Environmental Monitoring and Assessment

, Volume 185, Issue 7, pp 5611–5626

Sequential optimal monitoring network design and iterative spatial estimation of pollutant concentration for identification of unknown groundwater pollution source locations

Authors

    • Discipline of Civil and Environmental Engineering, School of Engineering and Physical SciencesJames Cook University
    • CRC for Contamination Assessment and Remediation of the Environment
  • Bithin Datta
    • Discipline of Civil and Environmental Engineering, School of Engineering and Physical SciencesJames Cook University
    • CRC for Contamination Assessment and Remediation of the Environment
Article

DOI: 10.1007/s10661-012-2971-8

Cite this article as:
Prakash, O. & Datta, B. Environ Monit Assess (2013) 185: 5611. doi:10.1007/s10661-012-2971-8

Abstract

One of the difficulties in accurate characterization of unknown groundwater pollution sources is the uncertainty regarding the number and the location of such sources. Only when the number of source locations is estimated with some degree of certainty that the characterization of the sources in terms of location, magnitude, and activity duration can be meaningful. A fairly good knowledge of source locations can substantially decrease the degree of nonuniqueness in the set of possible aquifer responses to subjected geochemical stresses. A methodology is developed to use a sequence of dedicated monitoring network design and implementation and to screen and identify the possible source locations. The proposed methodology utilizes a combination of spatial interpolation of concentration measurements and simulated annealing as optimization algorithm for optimal design of the monitoring network. These monitoring networks are to be designed and implemented sequentially. The sequential design is based on iterative pollutant concentration measurement information from the sequentially designed monitoring networks. The optimal monitoring network design utilizes concentration gradient information from the monitoring network at previous iteration to define the objective function. The capability of the feedback information based iterative methodology is shown to be effective in estimating the source locations when no such information is initially available. This unknown pollution source locations identification methodology should be very useful as a screening model for subsequent accurate estimation of the unknown pollution sources in terms of location, magnitude, and activity duration.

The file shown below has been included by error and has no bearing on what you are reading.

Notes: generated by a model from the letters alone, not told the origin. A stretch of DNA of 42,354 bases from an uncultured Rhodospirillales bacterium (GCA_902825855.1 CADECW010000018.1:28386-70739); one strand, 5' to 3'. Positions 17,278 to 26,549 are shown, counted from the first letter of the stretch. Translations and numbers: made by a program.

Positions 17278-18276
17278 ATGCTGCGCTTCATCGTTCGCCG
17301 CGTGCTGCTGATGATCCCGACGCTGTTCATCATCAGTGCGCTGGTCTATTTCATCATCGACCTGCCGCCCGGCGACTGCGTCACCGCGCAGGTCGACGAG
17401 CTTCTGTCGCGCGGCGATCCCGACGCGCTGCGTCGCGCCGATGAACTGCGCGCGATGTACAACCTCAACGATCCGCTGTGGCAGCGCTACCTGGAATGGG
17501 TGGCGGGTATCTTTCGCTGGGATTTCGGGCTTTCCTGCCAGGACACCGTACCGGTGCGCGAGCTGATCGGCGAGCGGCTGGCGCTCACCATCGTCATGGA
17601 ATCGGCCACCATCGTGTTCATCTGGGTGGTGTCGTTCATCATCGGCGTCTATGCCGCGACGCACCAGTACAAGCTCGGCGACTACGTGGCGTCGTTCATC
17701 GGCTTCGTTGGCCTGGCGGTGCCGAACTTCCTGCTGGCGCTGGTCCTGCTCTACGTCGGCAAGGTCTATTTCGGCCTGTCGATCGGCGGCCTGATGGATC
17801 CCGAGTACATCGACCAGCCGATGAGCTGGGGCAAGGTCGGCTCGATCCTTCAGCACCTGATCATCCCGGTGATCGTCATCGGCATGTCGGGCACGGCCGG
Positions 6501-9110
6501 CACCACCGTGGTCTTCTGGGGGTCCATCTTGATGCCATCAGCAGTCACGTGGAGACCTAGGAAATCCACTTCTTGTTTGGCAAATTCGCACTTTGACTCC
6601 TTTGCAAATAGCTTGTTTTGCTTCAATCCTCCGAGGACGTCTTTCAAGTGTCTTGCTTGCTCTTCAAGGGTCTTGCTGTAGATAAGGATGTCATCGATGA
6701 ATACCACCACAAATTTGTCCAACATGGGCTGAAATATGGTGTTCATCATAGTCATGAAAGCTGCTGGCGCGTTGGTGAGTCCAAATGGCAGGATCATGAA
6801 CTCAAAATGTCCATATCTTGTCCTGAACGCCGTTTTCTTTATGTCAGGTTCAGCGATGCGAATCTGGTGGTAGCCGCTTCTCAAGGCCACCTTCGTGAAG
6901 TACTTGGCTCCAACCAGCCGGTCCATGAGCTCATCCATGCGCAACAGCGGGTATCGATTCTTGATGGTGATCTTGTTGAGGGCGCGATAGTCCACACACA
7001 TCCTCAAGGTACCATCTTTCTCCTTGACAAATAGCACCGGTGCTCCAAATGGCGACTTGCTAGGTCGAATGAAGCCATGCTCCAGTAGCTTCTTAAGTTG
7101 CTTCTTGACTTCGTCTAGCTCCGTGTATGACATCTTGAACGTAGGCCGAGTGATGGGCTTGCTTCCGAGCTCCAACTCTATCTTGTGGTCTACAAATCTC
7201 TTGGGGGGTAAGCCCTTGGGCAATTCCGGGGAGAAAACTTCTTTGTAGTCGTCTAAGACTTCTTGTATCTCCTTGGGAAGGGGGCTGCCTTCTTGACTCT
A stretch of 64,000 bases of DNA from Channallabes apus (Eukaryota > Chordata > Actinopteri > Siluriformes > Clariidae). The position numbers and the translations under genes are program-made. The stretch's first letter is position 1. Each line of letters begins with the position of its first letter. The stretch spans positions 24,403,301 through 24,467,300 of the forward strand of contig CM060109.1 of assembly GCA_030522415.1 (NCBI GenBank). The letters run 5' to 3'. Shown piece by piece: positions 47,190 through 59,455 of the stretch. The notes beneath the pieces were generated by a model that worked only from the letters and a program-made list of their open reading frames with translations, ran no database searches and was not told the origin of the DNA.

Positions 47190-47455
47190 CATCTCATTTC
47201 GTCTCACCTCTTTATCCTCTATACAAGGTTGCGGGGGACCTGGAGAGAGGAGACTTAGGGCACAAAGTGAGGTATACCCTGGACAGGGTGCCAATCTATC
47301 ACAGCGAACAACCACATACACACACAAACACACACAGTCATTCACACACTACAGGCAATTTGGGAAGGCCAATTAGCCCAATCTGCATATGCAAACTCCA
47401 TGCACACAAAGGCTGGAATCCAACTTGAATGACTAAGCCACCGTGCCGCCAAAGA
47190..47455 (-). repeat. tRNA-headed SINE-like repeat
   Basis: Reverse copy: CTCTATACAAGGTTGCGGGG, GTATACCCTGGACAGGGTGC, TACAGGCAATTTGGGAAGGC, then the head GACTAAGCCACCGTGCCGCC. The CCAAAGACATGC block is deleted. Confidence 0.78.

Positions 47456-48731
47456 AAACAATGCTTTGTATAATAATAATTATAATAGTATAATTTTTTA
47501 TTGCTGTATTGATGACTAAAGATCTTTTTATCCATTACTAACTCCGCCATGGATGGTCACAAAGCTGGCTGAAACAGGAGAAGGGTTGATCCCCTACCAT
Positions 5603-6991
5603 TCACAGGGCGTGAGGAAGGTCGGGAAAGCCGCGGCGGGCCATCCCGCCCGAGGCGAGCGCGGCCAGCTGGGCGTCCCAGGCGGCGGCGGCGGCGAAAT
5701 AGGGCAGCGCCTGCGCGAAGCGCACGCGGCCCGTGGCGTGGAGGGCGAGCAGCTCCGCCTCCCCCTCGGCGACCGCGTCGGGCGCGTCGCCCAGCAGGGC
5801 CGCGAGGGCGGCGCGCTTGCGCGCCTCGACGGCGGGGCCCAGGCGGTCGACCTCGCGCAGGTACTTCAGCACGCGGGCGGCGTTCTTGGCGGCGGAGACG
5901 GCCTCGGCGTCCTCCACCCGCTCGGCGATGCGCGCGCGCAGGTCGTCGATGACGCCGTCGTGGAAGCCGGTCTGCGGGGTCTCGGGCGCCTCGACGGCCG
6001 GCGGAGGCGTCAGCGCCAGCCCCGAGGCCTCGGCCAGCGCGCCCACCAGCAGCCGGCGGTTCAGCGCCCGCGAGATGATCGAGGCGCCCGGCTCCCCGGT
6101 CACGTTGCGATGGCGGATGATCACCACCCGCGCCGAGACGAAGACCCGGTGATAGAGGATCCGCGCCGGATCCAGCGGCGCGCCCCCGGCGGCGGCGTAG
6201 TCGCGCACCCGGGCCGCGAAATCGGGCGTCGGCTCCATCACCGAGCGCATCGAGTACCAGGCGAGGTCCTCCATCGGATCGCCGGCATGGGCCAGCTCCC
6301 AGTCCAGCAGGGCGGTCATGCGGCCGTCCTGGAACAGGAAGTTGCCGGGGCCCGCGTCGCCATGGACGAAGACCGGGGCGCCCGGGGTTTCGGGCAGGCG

Keywords

Optimal monitoring networkGroundwater pollutionGeostatistical spatial interpolationOptimizationPollution source locations identification

Notations

dx,dy

Size of the grid in the i,j direction, respectively

k

Maximum permissible number of monitoring wells that can be placed in the study area including the existing ones in the current design stage

εmin

Average of the measured concentration from the initial and implemented well locations

εmax

A very high value of concentration

m

Total number of monitoring wells already existing at the beginning of each design iteration

fi,j

Decision variable that can have integer values, 0 or 1

itr

Variable representing iteration number

ITR

Current iteration number

i,j

Grid location co-ordinates

Mint

Total number of initially available wells

Mimp

Number of implemented monitoring wells

Meli

Total number of wells eliminated

MITR

Total number of wells in a field before the current iteration ITR

Cobs

Initially observed pollutant concentration data from arbitrary observation wells

Cobs\( {{{M_{\mathrm{ITR}}}}}\)

Current observed pollutant concentration

\( {C_{{\mathrm{avg}_{{{M_{\mathrm{ITR}}}}}^{\mathrm{ITR}}}}} \)

Average concentration for current iteration ITR

\( {C_{{\mathrm{krig}_{i,j}^{\mathrm{ITR}}}}} \)

Kriged concentration values at all grid locations i,j for current iteration ITR

\( \mathrm{Var}_{i,j}^{\mathrm{ITR}} \)

Variance of Gaussian noise distribution at all the nodes i,j, for current iteration ITR

For all

Є

Belongs to

Copyright information

© Springer Science+Business Media Dordrecht 2012